Prosecutors asked a South Korean court to sentence former Samsung Chairman Lee Kun-hee to seven years in prison for tax evasion and other charges, saying the country's powerful business conglomerates should not be immune from the law.
Prosecutors also demanded that Lee be fined 350 billion won ($350 million) for the charges that led him to resign as head of Samsung Group, the most prominent of the South Korea's family-run conglomerates known as "chaebol."
"So far, the people have believed chaebol groups in our country were a sanctuary. But now, no organization and no individual who commits illegal activities will be tolerated," special prosecutor Cho Joon-woong said at Seoul Central District Court.
Lee's defense attorneys asked the court for leniency, citing the contributions of Samsung and Lee to South Korea's economic development.
Reading a prepared speech, Lee appeared to admit to the charges and said he was "ashamed" for buying shares under borrowed names and evading taxes.
"I feel sorry to the people and Samsung employees and everything is my fault," he told the court. "It's natural for me to take responsibility, whether legally or morally."
Lee also asked for leniency for those who worked for him.
The court said it would deliver its verdict next Wednesday. Tax evasion carries a possible sentence of between five years to life in prison, but judges have leeway to decree that no jail time be done.
It is highly unlikely that the 66-year-old Lee will spend any time inside prison. South Korean judges have repeatedly refused to hand down prison sentences in other recent high-profile corporate cases.
The probe against Lee and Samsung was prompted by allegations by a former company lawyer that Samsung created a large slush fund to bribe prosecutors, officials and other influential figures.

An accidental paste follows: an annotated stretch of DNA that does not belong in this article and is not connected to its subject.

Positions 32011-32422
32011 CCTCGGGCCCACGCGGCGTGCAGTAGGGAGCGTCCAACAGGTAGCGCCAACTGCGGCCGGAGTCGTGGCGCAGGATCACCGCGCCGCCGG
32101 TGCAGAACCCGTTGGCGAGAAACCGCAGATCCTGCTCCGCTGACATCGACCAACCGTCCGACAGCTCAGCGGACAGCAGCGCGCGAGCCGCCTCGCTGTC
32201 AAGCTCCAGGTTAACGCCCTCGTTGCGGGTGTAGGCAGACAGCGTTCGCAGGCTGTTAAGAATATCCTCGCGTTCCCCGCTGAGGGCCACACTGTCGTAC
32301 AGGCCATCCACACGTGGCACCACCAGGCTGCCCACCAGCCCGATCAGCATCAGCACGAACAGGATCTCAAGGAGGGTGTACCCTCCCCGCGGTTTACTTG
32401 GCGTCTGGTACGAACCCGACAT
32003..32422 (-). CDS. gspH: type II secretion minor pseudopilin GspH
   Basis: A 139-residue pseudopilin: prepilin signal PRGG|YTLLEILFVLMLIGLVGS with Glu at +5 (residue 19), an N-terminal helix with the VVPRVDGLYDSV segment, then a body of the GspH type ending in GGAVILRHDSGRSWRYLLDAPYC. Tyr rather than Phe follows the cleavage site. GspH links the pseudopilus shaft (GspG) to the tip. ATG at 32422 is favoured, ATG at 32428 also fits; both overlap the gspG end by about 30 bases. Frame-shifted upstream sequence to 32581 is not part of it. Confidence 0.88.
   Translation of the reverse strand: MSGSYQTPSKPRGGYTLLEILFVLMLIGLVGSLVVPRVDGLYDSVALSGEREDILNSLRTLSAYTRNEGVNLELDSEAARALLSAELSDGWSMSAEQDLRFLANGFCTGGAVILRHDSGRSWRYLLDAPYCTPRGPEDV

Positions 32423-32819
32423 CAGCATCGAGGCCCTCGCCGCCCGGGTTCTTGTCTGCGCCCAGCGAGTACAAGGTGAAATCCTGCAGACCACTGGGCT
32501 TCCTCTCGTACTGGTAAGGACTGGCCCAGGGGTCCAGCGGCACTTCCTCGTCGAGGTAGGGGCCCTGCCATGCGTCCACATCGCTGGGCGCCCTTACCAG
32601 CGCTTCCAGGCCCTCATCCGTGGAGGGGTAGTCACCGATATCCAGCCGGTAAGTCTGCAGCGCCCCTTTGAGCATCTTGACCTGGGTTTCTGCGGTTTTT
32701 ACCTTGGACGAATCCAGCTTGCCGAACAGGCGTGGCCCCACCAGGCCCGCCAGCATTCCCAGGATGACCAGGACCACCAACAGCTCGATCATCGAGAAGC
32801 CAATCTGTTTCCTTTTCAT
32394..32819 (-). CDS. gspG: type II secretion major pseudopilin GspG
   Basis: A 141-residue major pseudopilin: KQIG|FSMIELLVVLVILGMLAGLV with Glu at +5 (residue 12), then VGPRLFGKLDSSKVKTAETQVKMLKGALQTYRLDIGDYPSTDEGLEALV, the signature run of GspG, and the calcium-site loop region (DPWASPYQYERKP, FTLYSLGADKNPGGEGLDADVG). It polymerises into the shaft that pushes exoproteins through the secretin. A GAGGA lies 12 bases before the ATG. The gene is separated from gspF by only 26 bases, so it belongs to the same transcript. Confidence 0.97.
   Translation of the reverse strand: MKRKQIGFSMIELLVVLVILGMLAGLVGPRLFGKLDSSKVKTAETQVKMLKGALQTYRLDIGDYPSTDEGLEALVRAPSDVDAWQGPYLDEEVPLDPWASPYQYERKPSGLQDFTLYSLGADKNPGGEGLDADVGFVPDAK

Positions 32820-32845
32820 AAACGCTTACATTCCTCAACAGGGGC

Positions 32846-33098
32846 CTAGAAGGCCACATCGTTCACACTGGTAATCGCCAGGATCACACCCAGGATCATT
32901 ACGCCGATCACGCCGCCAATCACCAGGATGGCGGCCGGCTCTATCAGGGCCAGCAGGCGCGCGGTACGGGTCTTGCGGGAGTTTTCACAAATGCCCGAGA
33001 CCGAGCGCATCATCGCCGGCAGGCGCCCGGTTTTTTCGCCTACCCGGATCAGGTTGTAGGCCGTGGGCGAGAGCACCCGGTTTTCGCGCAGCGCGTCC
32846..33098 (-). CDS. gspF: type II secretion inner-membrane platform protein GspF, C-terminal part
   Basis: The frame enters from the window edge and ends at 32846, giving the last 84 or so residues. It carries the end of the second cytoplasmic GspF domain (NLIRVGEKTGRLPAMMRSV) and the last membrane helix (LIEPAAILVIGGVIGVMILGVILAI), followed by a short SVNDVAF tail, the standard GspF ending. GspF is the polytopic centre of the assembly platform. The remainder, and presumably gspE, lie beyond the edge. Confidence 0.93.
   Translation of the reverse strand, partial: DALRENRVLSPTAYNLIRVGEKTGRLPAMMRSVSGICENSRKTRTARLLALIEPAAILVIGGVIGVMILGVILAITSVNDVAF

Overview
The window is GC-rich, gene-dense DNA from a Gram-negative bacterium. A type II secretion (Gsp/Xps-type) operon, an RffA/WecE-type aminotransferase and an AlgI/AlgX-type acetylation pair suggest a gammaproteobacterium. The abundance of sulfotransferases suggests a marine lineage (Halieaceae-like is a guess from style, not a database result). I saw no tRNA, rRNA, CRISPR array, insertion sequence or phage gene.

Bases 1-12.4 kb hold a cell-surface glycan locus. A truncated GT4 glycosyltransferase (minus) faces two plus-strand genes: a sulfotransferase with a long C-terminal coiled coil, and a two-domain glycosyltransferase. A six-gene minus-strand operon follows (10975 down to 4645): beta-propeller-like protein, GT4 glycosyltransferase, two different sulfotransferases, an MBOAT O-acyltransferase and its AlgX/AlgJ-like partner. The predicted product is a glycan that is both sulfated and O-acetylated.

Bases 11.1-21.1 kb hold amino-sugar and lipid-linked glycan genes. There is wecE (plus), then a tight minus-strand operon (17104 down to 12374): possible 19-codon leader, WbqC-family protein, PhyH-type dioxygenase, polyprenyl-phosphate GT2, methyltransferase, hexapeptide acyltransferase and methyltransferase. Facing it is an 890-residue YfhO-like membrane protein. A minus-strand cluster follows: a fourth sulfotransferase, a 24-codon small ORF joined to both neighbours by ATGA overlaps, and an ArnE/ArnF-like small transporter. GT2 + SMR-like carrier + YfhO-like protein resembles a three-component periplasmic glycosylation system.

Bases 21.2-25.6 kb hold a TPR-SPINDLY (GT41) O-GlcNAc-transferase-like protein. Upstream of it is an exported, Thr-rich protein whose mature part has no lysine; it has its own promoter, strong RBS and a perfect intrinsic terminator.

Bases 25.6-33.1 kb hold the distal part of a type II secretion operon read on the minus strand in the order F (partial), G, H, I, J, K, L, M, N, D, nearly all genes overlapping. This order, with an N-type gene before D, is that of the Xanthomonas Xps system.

In April, special prosecutors indicted Lee for evading taxes, breach of trust and violating the securities exchange law after a three-month probe into his family-run company. Prosecutors said there was not enough evidence to make a bribery case.
Lee, who had been one of the country's most powerful businessmen, resigned in April to take responsibility for his alleged wrongdoing.
Prosecutors have said they found 4.5 trillion won ($4.5 billion) of his personal assets under borrowed names and determined he evaded taxes worth 112.8 trillion won ($112 million). Lee was also charged with failing to report to the securities authorities changes in the ownership of his stock assets.
His breach of trust charge resulted from Lee having been briefed by aides about dubious financial transactions to transfer corporate control to his son — including sale of bonds convertible to shares to his children at below-market prices — which allegedly inflicted damage to subsidiaries.
Nine other current and former Samsung executives were also indicted in the special probe.
The Samsung conglomerate, founded by Lee's father, consists of dozens of companies and has interests in businesses including electronics, shipbuilding, construction and life insurance. Lee took the reins of Samsung two decades ago and Samsung-affiliated firms account for up to 20 percent of South Korea's exports by some estimates.
Source: AP News